Google also gave the game â€“ and by extension the movie â€“ some premium search marketing help. Running a search for just about anything Bourne related brought up a wealth of content in the blue paid placement box at the top of the search results. Initially this box was labeled with standard paid-placement verbiage but that was later replaced by text identifying it as a â€œGoogle Promotionâ€ to make the relationship the company had with the game clear in the minds of the users.
That blue content box contained a link to the game, a graphic of Damon as Bourne and a link to the movie’s trailer. The trailer actually expanded within the blue box when you clicked on the â€œ+â€ box next to it and started up a YouTube video. The picture of Damon is notable especially since it’s pretty much, as far as I know, the first time Google has displayed a graphical ad in the paid search marketing results box. That’s kind of huge. Can you imagine what other search marketers would pay to have their brand or corporate logo appear right there at the top of a page of Google search results? This smells very much to me like proof of concept testing to see what kind of resources on the server side are needed to display such ads and how they might influence click-throughs.
To actually participate and play the game you needed to have a Google account as well. I’d love to know how many new users Google got out of this. If it’s any sort of sizable number Google just accumulated a wealth of personal data on people it can tag as movie fans and being at least somewhat interested in online gaming. Users of the Google Personalized Homepage (something you can build if you’re a Google Account holder) could add a Google Gadget to that homepage to track the game and their progress in it. A button to add the widget was prominently displayed on site.
But the game overall was a move designed to bring people into a deeper interaction with the Bourne brand. They’re now participants in the movie’s plot and are going to be, to some extent, more motivated and engaged to go out this weekend and see the movie. That might be a little bit of a logical fallacy since you could argue that only people already with high intent to see the movie are going to play the game. But I think there’s a good number of people who were on the fence about the movie, dived into the game because it seemed like a good way to avoid the spreadsheet they needed to build, and are now going to buy a ticket to the film.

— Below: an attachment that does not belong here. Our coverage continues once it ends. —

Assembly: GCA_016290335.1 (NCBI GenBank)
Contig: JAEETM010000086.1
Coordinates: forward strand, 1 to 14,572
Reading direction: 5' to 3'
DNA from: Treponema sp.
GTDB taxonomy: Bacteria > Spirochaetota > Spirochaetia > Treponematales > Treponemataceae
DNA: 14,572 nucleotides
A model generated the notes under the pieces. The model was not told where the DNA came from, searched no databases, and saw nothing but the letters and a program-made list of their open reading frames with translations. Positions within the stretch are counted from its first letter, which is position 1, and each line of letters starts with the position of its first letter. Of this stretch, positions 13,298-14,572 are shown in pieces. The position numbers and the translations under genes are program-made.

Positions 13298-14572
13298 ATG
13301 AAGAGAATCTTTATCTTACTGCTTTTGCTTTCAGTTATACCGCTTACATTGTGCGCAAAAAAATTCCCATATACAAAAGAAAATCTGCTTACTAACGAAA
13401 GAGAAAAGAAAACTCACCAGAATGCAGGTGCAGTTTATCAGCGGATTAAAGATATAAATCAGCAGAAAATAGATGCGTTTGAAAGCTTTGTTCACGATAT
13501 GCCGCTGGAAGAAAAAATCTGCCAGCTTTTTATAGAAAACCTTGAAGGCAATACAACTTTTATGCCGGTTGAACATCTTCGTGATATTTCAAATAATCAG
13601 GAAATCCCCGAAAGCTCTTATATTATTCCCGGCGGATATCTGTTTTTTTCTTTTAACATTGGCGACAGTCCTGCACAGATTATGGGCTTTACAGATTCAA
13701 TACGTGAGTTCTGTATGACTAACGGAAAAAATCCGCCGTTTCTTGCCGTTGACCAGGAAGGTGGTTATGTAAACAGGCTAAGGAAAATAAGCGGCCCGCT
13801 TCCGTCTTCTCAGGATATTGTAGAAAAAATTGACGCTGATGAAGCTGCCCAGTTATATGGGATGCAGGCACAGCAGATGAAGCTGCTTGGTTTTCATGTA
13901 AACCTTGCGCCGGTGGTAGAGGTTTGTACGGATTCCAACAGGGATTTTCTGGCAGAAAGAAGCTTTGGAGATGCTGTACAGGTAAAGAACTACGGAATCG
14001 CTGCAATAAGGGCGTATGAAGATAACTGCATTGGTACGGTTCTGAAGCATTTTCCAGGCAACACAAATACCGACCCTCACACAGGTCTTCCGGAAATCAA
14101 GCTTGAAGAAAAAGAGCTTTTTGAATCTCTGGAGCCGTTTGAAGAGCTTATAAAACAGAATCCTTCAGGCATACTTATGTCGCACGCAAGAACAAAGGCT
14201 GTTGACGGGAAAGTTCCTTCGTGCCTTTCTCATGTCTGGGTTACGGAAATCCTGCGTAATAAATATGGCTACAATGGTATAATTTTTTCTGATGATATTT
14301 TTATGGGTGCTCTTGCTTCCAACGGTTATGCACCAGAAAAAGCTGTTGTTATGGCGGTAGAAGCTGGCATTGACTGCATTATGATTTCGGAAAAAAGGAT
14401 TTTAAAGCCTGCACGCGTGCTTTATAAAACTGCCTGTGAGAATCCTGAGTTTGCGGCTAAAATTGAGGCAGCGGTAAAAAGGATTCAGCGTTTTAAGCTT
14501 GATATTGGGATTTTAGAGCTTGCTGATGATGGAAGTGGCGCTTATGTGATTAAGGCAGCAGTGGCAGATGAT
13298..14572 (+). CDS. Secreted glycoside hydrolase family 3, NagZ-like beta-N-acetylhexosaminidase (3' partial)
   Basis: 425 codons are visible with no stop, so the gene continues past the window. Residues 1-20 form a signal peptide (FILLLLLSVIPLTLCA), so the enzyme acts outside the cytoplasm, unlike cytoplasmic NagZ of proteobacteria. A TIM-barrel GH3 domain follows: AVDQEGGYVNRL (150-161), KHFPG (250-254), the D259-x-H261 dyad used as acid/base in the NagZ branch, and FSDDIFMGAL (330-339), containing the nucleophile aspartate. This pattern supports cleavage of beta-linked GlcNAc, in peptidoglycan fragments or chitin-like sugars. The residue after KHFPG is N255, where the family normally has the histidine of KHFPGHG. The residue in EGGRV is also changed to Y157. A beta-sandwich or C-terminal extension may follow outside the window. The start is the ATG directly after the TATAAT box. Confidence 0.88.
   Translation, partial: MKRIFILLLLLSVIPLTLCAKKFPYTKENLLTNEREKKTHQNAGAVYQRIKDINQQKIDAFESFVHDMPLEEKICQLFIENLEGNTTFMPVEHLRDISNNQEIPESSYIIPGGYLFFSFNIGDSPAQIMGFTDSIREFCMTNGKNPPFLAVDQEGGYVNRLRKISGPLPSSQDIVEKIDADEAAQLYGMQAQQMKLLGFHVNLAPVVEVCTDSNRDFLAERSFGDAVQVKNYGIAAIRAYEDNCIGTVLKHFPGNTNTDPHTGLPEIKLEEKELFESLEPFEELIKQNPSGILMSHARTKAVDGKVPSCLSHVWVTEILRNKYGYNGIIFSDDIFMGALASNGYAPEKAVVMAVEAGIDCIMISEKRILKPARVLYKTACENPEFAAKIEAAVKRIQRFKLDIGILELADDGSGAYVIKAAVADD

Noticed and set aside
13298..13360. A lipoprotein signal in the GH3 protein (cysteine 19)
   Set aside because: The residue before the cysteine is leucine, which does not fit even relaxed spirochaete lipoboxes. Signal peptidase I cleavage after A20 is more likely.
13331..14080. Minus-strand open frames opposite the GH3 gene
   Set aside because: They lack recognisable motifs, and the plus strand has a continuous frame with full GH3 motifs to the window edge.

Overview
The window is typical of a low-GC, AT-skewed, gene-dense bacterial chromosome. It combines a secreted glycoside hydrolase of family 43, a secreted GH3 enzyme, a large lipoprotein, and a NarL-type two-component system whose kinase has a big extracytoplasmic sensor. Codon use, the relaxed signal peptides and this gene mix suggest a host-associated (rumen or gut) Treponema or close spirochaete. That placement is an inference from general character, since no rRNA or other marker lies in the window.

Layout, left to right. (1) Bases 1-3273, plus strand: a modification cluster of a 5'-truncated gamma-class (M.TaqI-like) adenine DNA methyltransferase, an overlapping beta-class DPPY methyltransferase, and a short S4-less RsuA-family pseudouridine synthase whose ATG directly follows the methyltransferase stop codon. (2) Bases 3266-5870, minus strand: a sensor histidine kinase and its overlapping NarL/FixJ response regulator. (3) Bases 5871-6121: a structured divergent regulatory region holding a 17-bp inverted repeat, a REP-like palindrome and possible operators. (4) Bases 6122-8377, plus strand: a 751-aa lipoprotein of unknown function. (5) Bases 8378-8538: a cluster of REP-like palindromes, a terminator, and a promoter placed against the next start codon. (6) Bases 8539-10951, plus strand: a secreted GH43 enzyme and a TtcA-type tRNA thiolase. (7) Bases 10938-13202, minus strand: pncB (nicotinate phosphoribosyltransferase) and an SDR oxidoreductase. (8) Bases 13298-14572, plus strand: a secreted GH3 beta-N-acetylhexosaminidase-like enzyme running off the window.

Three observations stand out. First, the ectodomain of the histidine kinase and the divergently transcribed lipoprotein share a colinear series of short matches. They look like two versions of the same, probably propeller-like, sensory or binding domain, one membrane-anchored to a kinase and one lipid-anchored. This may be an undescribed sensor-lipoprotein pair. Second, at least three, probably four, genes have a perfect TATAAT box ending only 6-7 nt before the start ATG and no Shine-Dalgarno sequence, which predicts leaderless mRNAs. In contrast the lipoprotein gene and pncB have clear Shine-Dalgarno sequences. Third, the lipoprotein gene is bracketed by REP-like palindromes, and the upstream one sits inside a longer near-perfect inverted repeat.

This is the second time Google has gotten involved in the marketing of a movie. The first was a couple years ago for The Da Vinci Code, where they hosted a game that prompted users to unlock some sort of reliquary or something. It was, more or less, just an online game to play that was related to the movie more by theme than by substance. Google also gave the game just the barest of marketing, putting just a small link to it on the bottom of some of its pages.
The Search for Bourne is much more of a full-fledged effort. It deeply ingrains not only the movie’s brand but also Google’s in both the promotion and execution. You need to access it through Google and you need to use Google to play it. There’s no way around either of those.
But other brands were involved with the game too. The prize for winning was a Volkswagon, and MasterCard received branding throughout the effort as well. So this really was open to all comers and became, for all intents and purposes, the central hub of the cross-promotion aspect of this campaign.
While the trailers, posters and official website are all good, strong and brand-appropriate efforts, it’s the utilization of search marketing by both Universal and its promotional partners that really makes it stand out in my mind. Everybody got on board with the philosophy and understanding that brand experiences begin with Google and other search engines.
Paid search is something studios, in my experience, have danced around and flirted with (a couple have hooked up with paid search efforts but haven’t really committed) for a year or more now but Universal really started seriously dating the idea with this campaign. (ed note: Wow. What a metaphor. Even I don’t know what to do with that and I’m the one that wrote it. Let’s move on.) That’s what makes this an above-average campaign even more than the excellent one-sheets or well-paced and edited trailers.
It actually occurred to me as I was reading the online Production Notes that I don’t think I ever saw a â€œspy reportâ€ or â€œleaked set photosâ€ from the making of The Bourne Ultimatum. It’s not that kind of movie and not that kind of brand. It doesn’t elicit the shrieks of fan-boy mania like a Batman, James Bond or other movie. I get why it’s not subject to that kind of coverage but I still think it’s more than a little interesting that it shares so many characteristics with those films (continuing character, large-scale action set-pieces, etc) but pre-release buzz coverage is almost non-existent outside of the release of formal marketing materials.
I’m always a big fan of campaigns that don’t try to portray the movie as anything other than what it really is and I think that’s exactly what this push does. The Bourne Ultimatum is, if you were to make an assumption based on the campaign, a decent action movie with some intrigue, international locations and a heavy emphasis on action. Considering that description applies generally to the first two movies in the Bourne franchise I think it’s safe to assume that this campaign provides an accurate window into the film itself.